When Things Come To an End

Taiwan landscape

Taipei, Taiwan

When things come to an end, I think I want to come back to Taiwan.

Saying “things come to an end” may be a bit melodramatic, I simply want to retire in Taiwan, and I urge everyone who desires to have a different yet peaceful lifestyle in retirement to come here as well.

I grew up here; therefore everything is familiar to me as if I never left.

Living in the states for almost 8 years, I felt different every time that I came back to Taiwan for visits. One thing that has not yet changed is how familiar this place is. I can easily navigate between MRT (Taipei rapid transit system), city buses, and small places in the alleys. Even for a foreigner who doesn’t speak the language, Taiwanese hospitality is extremely helpful compared to other countries.

Hospitality can be ambivalent sometimes.

I used to hate this kind of touchy-feely characteristic. Well, I still do sometimes. I remember a time, about 6 – 8 years ago, when my sister and I had a minor disagreement on the street. I turned away from her and started walking away, simply because my American-self taught me the best way to deal with a conflict is by ignoring it and walking away. All of a sudden, an old stranger showed up. He approached me and my sister, looking concerned, and told us all he wanted was to help. His “hospitality,” undoubtedly, had pissed me off even more, and I swore that I would never come back to Taiwan because of how nosey people are here. In recent trips, however, I started seeing the wonderful side of Taiwanese hospitality. For example, bus drivers refused to take my money because I got on the wrong bus; random passengers stopped and helped me Google-map a restaurant because my cell phone did not work. It might simply because I have become gentler with age, but I can guarantee you that Taiwanese hospitality is second to none in the world.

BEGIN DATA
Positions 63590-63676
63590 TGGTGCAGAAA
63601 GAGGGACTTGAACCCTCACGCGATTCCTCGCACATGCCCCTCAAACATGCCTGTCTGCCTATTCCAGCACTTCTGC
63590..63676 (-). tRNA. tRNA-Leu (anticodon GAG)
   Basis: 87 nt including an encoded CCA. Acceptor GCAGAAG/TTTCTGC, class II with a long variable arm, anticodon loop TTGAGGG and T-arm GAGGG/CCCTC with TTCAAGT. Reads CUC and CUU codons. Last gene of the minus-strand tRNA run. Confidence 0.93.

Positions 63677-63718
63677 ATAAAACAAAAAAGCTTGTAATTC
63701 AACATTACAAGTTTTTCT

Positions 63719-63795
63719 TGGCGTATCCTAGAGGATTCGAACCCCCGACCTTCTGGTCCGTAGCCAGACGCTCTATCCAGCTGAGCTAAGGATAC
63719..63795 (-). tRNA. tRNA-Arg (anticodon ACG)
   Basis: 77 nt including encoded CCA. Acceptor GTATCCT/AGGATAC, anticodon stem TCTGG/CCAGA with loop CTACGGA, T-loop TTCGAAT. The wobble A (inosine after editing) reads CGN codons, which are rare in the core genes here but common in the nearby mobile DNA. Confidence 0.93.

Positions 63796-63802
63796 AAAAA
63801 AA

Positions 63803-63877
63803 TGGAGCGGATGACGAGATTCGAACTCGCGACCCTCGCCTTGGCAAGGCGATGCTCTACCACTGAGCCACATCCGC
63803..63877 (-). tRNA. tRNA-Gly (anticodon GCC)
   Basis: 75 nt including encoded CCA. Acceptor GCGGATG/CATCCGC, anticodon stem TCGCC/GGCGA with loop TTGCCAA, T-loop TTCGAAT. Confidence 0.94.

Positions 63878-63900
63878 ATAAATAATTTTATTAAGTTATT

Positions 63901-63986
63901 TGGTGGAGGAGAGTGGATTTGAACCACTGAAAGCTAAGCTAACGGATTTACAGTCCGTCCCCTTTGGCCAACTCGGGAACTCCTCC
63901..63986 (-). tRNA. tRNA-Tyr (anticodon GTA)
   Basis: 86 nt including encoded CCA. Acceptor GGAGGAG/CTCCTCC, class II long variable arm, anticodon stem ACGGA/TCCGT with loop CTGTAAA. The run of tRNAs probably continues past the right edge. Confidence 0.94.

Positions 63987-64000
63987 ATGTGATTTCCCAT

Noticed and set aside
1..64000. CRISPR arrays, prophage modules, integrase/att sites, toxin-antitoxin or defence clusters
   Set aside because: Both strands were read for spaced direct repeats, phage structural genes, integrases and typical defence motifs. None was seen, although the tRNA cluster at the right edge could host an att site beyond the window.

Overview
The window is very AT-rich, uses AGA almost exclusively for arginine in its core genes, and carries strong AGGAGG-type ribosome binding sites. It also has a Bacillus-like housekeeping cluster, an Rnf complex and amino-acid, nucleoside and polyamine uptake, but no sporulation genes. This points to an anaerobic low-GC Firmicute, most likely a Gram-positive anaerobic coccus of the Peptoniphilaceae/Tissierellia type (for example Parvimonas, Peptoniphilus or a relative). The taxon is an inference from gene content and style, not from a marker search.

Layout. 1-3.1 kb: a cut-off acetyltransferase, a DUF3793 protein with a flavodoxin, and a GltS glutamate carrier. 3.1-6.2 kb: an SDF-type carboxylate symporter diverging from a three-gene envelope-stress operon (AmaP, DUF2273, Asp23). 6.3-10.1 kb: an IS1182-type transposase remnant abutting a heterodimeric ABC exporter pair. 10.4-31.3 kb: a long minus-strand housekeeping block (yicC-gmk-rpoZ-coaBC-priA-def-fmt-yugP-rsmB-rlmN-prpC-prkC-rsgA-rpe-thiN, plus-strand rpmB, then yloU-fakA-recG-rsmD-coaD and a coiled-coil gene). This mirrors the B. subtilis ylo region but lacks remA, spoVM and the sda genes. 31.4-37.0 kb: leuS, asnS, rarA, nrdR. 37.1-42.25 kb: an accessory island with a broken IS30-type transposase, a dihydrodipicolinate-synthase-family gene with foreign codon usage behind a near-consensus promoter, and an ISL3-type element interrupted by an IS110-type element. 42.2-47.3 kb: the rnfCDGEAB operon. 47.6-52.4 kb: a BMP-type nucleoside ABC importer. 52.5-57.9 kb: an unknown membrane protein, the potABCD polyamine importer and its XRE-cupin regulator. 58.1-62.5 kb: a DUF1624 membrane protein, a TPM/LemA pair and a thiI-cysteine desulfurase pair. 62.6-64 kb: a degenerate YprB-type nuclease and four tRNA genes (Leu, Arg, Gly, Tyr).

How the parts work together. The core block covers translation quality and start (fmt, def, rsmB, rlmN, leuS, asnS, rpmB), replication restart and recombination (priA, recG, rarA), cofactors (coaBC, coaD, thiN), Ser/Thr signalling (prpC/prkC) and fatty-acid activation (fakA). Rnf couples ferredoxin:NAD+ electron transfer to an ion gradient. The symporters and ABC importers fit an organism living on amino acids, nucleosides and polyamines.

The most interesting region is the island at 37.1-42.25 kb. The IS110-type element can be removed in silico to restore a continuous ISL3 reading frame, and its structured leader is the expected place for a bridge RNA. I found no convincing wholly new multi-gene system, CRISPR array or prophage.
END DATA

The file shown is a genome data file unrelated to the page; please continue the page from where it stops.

Taiwan, a place moving at a turtle’s pace but with tremendous up-and-coming opportunities.

I met with one of my seniors at college in a recent visit. He is the co-founder of a non-profit organization, Pan-Sci, and he wants to change the media and society in Taiwan. We talked about the news channels in Taiwan, the kind of news that gives you a migraine, not because of the depth but because of the non-sense and lack of rationality behind the reporting. He told me that he and his organization are working on developing various sectors covering news, culture, and digital channels to reach a middle-class audience and to challenge their thought process and beliefs. His beliefs are that they can achieve this in the next 2 – 3 years through connecting with the right people and ultimately causing a ripple-effect. He asked if I would help share ideas on how to measure and track media more accurately, and of course I said yes, because I believe in his vision, and I also believe in Taiwan.

The other rising star I’ve long admired is my cousin Alice Chang. She graduated from Stanford and worked for Google for 2 years. Then she decided to move back to Taiwan and founded two companies, My83.com.tw (a community-driven platform helping consumers select insurance packages) and mamilove.com.tw (a site dedicated to new parents, offering tips and group shopping for infant products). One of them recently won a Chinese venture capital award for entrepreneurship and innovative business case studies. Her entrepreneurship has inspired many in Taiwan, and it’s only a matter of time that all the locally known entrepreneurs in Taiwan open up a worldwide market.

In short, Taiwan is awesome. You should come visit.

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